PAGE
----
Olive was bewildered. Everything had happened so fast. Only a few days before she had been about to start the daily task of collecting fire wood when the two white men had arrived in the village. With growing curiosity she had watched them speak with the elders and had been amazed to learn, soon after, that she was the reason for their visit. They had come to buy her with a bag of gold. She could not believe it, why would these men risk their lives for her? Little Horse, the Chief’s youngest son had teased her, claiming that the white men would carry her away as a gift for the devil. But she did not believe him, especially when the older man had looked kindly at her and smiled.
She stood with the others as they led the younger man to the punishment post and tied him upside down, arms outstretched. She knew what would come next, had been told of the ritual by Moon Stone - this was the test of courage. And this man would only pass it if he held his tongue and did not utter a single sound for the entire duration of the test. If he failed to do so then he and his friend would be sacrificed to the Gods. Moon Stone had felt it unkind to tell White Hair that she too would be killed if he failed.
As the crowd gathered in anticipation Olive watched apprehensively as the first warrior mounted his pony and shook out his whip. All eyes were on the white man as Grey Feathers charged straight for the post and struck out at the tethered man. The whip lashed against his bare skin, leaving behind a livid red mark and they all waited expectantly for him to cry out. But he did not. Over and over Olive watched as each brave struck out at this helpless man, determined to be the first to make him cry out. But he did not utter a single sound. Finally it was over. The Chief had decided. He had passed the test.
Soon after she had left the village, wrapped in the arms of the one called Buck. But it was not until the “brave one” had cut the slave collar from her neck that she had realised she was free. And in that instance all the pain she had suffered during the five long years of captivity came flooding back and she cried. “Brave one” soothed her, rocked her gently and stroked her thick matted hair.
“It’s all right Chiquita,” he whispered, “it’s alright.”
And she finally realised he was telling the truth - she was safe at last.
Buck sat wearily at the bedside, still attempting to break his friend’s fever. But, despite the many sponge baths he and Victoria had administered over the past few hours, the fever was worse. Manolito mumbled incoherently and sometimes cried out as he writhed in his delirium. Buck took some strange comfort from this; at least now his friend was not afraid to speak even if he could not understand a single word he said.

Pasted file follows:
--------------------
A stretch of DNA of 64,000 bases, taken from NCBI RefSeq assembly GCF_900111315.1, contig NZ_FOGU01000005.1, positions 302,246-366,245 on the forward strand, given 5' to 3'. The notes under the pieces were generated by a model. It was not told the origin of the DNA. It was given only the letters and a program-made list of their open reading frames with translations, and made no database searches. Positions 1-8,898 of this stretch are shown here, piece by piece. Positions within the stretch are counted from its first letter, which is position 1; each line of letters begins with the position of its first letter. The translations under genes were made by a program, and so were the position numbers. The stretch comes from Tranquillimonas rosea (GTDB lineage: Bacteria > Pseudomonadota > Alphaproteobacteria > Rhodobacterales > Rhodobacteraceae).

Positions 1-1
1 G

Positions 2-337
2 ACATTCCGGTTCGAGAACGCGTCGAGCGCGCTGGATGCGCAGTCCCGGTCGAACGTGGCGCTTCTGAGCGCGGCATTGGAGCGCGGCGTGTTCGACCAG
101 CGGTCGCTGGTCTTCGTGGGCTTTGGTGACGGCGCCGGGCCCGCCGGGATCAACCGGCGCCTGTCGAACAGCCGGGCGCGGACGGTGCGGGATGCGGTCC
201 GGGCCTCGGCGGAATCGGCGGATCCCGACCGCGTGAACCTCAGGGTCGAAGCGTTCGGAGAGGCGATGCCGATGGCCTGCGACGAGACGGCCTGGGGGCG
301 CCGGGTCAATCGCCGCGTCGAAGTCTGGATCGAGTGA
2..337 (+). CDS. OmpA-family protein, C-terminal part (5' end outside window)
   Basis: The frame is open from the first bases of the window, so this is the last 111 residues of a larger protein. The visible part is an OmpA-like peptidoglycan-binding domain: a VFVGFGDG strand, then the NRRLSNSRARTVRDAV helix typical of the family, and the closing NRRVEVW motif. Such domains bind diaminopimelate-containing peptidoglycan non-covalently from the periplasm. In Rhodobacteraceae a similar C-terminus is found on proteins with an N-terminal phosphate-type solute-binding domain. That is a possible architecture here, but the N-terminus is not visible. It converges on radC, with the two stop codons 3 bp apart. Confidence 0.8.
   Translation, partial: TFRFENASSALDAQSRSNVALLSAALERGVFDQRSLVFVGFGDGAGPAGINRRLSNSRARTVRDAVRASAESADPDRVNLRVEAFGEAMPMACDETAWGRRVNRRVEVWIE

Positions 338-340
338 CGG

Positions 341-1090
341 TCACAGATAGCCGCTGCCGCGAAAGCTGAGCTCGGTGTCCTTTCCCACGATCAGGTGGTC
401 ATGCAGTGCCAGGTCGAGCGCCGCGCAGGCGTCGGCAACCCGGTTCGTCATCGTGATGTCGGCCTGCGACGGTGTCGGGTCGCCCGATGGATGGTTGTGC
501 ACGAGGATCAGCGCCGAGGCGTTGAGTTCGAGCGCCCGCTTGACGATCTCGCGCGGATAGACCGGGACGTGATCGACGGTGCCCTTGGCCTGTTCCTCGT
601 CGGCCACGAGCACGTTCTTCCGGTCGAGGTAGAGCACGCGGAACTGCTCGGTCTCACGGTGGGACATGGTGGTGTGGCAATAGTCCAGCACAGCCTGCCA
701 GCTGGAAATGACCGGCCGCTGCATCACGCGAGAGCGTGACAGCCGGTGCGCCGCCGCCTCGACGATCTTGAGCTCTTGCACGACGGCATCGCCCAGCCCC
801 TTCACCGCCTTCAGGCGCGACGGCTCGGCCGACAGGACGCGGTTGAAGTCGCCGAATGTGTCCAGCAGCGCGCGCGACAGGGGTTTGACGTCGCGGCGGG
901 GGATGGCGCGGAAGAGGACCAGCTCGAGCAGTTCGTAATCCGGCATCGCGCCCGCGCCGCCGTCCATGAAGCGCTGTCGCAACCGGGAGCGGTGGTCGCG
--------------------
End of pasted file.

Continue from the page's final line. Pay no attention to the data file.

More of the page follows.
“Buck you have to eat,” she chastised, “you have to keep up your strength.”
“Will you at least get some fresh air ... I can watch him for a while.”
Buck, bone tired, looked up into his sister-in-law’s concerned face and finally acquiesced.
“Of course,” she smiled as he left the room.
“Please Manolo,” she whispered, stroking his dampened hair, “do not leave me.”
Manolito turned his head towards her and opened his eyes. She thought for a minute that he had recognised her, but suddenly he screamed out and tried to pull away, caught up in the ravages of his nightmare. She whispered soothingly, lifting his head as she trickled cool water between his lips. But he cried out again, words she did not understand.
“What is it Mano?” she cried, tears streaming down her face. “What are you saying?”
A small voice answered from the door.
“He is begging you to stop.”
Aware of the bond that had grown between her brother and this child Victoria beckoned her into the room. Tentatively Olive sat on the side of the bed and looked sadly at Manolito.
“Is he dying?” she asked, not looking up from the face of the “brave one”.
“He is very sick my child,”
Olive picked up the cloth from the bedside table,
wrung it out in the fresh, cool water and turned towards
“I will stay with him,” she stated, matter of fact, as she proceeded to help bathe the body of the man who had saved her life.
Buck walked aimlessly around the coral trying to clear his mind. His best friend lay dying in the house as a direct result of his actions and there wasn’t a thing he could do about it. He picked up a small axe and held it loosely in his hand.
“Son of a bitch” he yelled as he threw the axe wildly at the side of the barn where it embedded deeply into the thick wood.
“Did that make you feel better?” John asked as he walked up behind his brother.
“Some,” Buck answered, resentful of the intrusion, especially from his older brother.
“You know it wasn’t your fault, Buck.”
“I’m surprised you think so John ... especially as you was the one to point out how stupid the whole idea was.”
Buck moved to the side of the barn to retrieve the axe.
“Okay, maybe I did think it was a dumb idea at the time, but ...”
“And you was right, Big John,” Buck interrupted “Darn well went and got Mano into a hellava lot of trouble. He’s probably gonna die cause of it ... and for what?”
He threw the axe at the barn again.
“For that young girl over there,” John nodded towards the coral where Ann, Olive’s older sister, stood smiling as she stroked the mane of a young Pinto. “And,” John continued, “for Olive.”
“It should’ve been me.” Buck stared at Ann, eyes glazed.
“What makes you say that?” John asked, looking at his brother.
“Was my idea ... it should’ve been me. I should’ve taken the test.”